A laboratory-scale anaerobic sequencing batch reactor (ASBR) was operated using a glucose-based synthetic wastewater to study the effects of tylosin, a macrolide antimicrobial commonly used in swine production, on treatment performance. The experimental period was divided into three consecutive phases with different influent tylosin concentrations (0,1.67, and 167 mg/L). The addition of 1.67 mg/L tylosin to the reactor had negligible effects on the overall treatment performance, that is, total methane production and effluent chemical oxygen demand did not change significantly (P < 0.05), yet analyses of individual ASBR cycles revealed a decrease in the rates of both methane production and propionate uptake after tylosin was added. The addition of 167 mg/L tylosin to the reactor resulted in a gradual decrease in methane production and the accumulation of propionate and acetate. Subsequent inhibition of methanogenesis was attributed to a decrease in the pH of the reactor. After the addition of 167 mg/L tylosin to the reactor, an initial decrease in the rate of glucose uptake during the ASBR cycle followed by a gradual recovery was observed. In batch tests, the specific biogas production with the substrate butyrate was completely inhibited in the presence of tylosin. This study indicated that tylosin inhibited propionate-and butyrate-oxidizing syntrophic bacteria and fermenting bacteria resulting in unfavorable effects on methanogenesis.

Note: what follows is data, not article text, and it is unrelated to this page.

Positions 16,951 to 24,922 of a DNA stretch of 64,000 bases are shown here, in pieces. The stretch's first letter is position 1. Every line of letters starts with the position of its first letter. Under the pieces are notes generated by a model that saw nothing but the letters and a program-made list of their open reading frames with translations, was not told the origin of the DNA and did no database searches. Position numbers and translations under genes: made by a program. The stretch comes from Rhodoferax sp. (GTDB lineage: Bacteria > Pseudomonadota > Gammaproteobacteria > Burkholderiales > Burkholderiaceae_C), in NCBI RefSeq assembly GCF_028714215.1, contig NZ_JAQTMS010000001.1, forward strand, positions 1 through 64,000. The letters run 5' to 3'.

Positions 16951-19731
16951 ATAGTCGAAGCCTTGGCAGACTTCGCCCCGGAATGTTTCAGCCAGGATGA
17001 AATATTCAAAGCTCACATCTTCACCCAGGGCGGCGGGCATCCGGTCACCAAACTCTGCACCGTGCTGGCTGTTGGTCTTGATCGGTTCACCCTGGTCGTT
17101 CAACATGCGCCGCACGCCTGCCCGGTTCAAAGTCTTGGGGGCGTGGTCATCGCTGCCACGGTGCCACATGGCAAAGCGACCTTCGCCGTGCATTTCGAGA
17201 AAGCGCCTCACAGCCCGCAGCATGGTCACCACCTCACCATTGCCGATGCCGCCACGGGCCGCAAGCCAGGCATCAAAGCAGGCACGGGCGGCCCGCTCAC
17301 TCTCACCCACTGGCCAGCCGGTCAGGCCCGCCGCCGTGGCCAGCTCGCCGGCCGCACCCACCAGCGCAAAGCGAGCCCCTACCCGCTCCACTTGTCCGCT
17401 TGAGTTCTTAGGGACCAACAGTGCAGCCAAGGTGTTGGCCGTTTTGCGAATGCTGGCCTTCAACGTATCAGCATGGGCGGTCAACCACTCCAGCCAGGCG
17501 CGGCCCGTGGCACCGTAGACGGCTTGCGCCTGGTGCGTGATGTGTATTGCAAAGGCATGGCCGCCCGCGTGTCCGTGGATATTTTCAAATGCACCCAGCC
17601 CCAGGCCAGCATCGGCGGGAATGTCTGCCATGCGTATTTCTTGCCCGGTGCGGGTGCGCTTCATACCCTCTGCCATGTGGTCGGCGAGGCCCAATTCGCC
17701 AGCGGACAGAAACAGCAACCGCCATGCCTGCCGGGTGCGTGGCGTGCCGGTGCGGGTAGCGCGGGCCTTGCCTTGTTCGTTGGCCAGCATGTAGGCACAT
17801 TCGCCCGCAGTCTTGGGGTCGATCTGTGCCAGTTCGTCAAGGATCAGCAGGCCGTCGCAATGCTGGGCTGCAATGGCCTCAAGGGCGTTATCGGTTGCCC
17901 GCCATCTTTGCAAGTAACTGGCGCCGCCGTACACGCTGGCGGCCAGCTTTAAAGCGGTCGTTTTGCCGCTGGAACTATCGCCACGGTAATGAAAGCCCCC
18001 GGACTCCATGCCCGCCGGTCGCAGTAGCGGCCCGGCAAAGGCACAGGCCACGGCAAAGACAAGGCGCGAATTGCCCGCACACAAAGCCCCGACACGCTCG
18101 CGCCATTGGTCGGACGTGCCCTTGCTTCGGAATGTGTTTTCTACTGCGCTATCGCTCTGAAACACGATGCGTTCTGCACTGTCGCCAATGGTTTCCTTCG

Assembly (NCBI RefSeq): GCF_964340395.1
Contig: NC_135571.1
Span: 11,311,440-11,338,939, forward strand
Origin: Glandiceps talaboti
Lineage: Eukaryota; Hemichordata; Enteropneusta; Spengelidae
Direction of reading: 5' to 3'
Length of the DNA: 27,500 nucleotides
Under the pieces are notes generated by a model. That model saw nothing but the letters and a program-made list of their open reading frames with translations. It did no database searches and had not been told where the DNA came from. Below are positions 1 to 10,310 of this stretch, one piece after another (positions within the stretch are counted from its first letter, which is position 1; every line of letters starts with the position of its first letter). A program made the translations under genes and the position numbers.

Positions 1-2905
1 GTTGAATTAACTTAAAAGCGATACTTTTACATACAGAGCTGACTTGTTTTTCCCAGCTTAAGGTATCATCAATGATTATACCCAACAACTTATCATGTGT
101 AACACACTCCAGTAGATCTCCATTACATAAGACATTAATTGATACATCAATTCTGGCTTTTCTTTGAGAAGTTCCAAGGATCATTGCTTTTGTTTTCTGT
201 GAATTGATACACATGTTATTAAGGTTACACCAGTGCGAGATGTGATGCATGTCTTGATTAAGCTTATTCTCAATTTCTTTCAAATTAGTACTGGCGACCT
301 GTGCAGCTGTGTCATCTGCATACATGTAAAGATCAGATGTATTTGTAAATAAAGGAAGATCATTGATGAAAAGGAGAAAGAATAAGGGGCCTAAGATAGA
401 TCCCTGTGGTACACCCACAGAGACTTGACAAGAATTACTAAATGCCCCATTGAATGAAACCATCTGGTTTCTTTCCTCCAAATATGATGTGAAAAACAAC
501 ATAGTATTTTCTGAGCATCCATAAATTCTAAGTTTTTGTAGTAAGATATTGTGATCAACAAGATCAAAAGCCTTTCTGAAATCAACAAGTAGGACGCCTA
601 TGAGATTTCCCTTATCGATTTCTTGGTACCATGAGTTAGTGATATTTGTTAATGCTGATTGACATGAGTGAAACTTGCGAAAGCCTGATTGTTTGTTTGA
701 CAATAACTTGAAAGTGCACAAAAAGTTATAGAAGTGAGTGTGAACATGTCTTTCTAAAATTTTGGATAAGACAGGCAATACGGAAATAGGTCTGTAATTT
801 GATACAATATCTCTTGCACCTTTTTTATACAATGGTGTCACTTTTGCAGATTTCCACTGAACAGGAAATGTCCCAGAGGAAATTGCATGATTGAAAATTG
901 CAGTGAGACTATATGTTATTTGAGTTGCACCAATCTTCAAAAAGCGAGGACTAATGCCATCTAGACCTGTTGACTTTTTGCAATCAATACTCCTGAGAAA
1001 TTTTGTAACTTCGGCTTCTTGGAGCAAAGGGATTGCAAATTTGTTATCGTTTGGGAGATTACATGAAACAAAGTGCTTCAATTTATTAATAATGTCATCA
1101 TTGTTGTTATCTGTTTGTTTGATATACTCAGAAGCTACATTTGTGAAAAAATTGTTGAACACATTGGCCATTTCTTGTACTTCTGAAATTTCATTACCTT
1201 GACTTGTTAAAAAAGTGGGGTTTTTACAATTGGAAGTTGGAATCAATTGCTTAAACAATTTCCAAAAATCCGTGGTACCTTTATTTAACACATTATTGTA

ASJC Scopus subject areas
- Applied Microbiology and Biotechnology